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Impact of soy isoflavones on DNA methylation in rat mammary glands - Dose-response aspects, critical time windows, and influence on carcinogenesis

Pudenz, Maria

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Epidemiological studies indicate a reduced risk and a lower incidence of hormone-dependent cancer types in populations following a traditional Asian diet rich in phytoestrogens such as isoflavones (IF). Lifestyle and timing of exposure to IF seems to be a critical factor. In rodent models, especially multi-generational or prepubertal exposure was shown to modulate mammary gland (MG) morphology, resulting in anti-tumorigenic activity. Many processes during early development are regulated by epigenetic mechanisms, therefore IF might alter the epigenetic reprogramming of the MG affecting normal cell growth and susceptibility to breast cancer. Several investigations provide evidence for the impact of IF on DNA methylation but most of the work focused on selected candidate genes. Investigations of genome-wide changes of DNA methylation in the MG upon IF treatment are scarce. The present thesis was aimed to analyzed DNA methylation profiles in MGs of healthy rats and during estrogen-induced mammary carcinogenesis on a genome-wide scale. Our focus was to clarify the impact of different IF doses and identify critical developmental windows of exposure in Wistar rats, and to investigate the chemopreventive efficacy of IF during estrogen-induced MG tumor development in ACI rats. Genome-wide methylation analyses were initially performed with Wistar rats bred on a diet with medium IF levels that were switched to either IF-free or high dose IF diet for two weeks after ovariectomy (OVX). We observed only few IF-related DNA methylation changes (measured by MCIp-Seq technology). This weak epigenetic effect was attributed to the fact that all rats had been exposed to the phytoestrogens during all critical developmental phases until adult life. Most methylation changes were observed outside of classical regulatory regions (promoters, CpG islands or 5’ UTRs) but interestingly were enriched for binding sites for ETS-domain and basic leucine zipper-domain containing transcription factors. For validation of the genome-wide results, selected candidate genes were analyzed quantitatively by EpiTYPER MassARRAY technology. Two groups of rats with lifelong exposure (from conception to post OVX) to low and high IF doses were included to consider dose effects. We observed a U-shaped dose-response pattern, with the low IF concentration reducing methylation levels, whereas medium and high doses increased methylation compared to an IF-unexposed control group. The relevance of these changes needs to be further investigated. However, lifelong exposure to high IF levels significantly reduced estrogenic and proliferative response of the MG, whereas lower IF concentrations were not sufficient to induce the beneficial health effects and even provoked opposing effects, i.e., significantly induced PCNA and PR protein expression. Different from the lifelong exposure to high IF levels, IF intervention exclusively during puberty exhibited only minor effects on DNA methylation and mRNA expression levels of candidate genes. Also, expression of proliferation markers were not affected. An exception was an increase in Vdr and Gata3 mRNA expression which might sensitize the MG towards enhanced differentiation. In contrast, short term IF exposure only after OVX affected DNA methylation patterns of candidate regions mostly in an opposed direction when compared to the lifelong IF exposure. Post OVX exposure to IF also induced pro-proliferative as well as pro-estrogenic properties and sensitized the animals towards the estrogen treatment. These results contradict the use of high IF concentrations, e.g., for hormone replacement therapy after menopause. In order to investigate lifelong IF-mediated effects on estrogen-induced rat mammary carcinogenesis, ACI were exposed lifelong to the highest IF dose. IF intervention reduced incidence and multiplicity (56 %, p=0.018) of MG tumors but shortened tumor latency by 5 weeks (p<0.0001) and enhanced tumor growth (>2 fold), if tumors escaped the preventive effect. IF intake increased the estrogenic and proliferative response of the MG during puberty when carcinogenesis was induced by exogenous estrogen exposure, and epigenetic modifying enzymes such as DNMT3a and 3b were significantly downregulated. Genome-wide methylation profiling analyzed by quantitative reduced representation bisulfite sequencing (RRBS) again indicated hypo- and hypermethylation mainly outside of classical regulatory regions. Genes with differential promoter methylation induced during carcinogenesis which could be modulated by IF exposure were enriched for biological processes and signaling pathways involved in reproductive tissue homeostasis and endocrine system. After applying stringent selection criteria, we were able to validate selected methylation changes from the RRBS analysis by MassARRAY. In all regions investigated, the carcinogenic process significantly modified methylation levels up to 30 %, inducing both, hypo- and hypermethylation. Interestingly, lifelong intervention with the highest IF dose prevented this carcinogenesis-mediated loss and/or gain in methylation. For half of the selected candidate genes methylation changes significantly correlated with mRNA expression. Interestingly, lifelong high dose IF exposure significantly reduced mRNA levels of DNMT1 in healthy MGs and prevented the estrogen-induced upregulation of DNMT1 during tumor formation. In conclusion, we identified genome wide DNA methylation changes induced by dietary IF. The impact of IF on DNA methylation is highly dependent on exposure time and IF dose. Lifelong exposure to IF reduced estrogen-induced MG tumor incidence but shorted tumor latency. This phenomenon might be partly explained by the downregulation of epigenetic modifiers such as DNMTs during early MG development as well as during breast carcinogenesis. Additional investigations are required to gain a comprehensive insight on IF-induced epigenetic regulation unraveling the functional mechanisms of biological effects exerted by phytoestrogenic soy IF.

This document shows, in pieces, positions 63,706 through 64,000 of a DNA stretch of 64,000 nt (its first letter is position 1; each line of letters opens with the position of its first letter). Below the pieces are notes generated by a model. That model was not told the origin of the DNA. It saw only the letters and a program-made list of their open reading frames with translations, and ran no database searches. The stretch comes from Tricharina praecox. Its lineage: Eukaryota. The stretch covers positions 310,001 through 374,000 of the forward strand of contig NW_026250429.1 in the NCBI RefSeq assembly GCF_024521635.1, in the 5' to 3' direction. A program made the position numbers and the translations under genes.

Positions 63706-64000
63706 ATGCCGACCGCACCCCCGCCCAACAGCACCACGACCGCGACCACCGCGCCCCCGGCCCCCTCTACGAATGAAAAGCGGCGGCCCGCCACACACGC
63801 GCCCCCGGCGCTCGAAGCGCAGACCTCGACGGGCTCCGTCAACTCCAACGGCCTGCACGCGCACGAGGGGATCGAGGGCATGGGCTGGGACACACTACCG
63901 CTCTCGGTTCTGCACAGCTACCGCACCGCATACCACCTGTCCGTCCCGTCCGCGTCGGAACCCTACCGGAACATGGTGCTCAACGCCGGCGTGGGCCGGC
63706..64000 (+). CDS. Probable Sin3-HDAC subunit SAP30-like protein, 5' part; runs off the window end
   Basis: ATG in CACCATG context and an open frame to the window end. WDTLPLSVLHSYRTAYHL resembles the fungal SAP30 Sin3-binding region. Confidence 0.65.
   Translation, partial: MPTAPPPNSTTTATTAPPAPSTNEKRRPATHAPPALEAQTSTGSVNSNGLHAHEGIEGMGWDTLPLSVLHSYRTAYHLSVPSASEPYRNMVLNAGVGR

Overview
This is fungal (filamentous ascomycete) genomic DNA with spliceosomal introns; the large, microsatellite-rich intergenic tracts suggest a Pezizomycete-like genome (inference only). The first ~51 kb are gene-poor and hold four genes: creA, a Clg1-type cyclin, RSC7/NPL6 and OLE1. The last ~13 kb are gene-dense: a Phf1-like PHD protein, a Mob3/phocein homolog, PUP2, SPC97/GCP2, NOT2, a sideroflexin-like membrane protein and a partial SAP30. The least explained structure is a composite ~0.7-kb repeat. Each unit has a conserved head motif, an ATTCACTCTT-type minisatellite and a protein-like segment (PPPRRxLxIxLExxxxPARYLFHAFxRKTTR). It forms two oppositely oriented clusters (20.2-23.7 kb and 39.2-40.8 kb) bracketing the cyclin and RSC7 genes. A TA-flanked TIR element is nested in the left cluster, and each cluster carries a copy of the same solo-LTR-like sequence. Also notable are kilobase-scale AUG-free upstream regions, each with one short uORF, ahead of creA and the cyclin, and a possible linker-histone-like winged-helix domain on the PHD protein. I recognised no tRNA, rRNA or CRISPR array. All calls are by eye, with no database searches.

Item Type: Dissertation
Supervisor: Popanda, PD Dr. Odilia
Place of Publication: Germany
Date of thesis defense: 23 March 2016
Date Deposited: 01 Jun 2016 07:12
Date: 2016
Faculties / Institutes: The Faculty of Bio Sciences > Dean's Office of the Faculty of Bio Sciences
Subjects: 500 Natural sciences and mathematics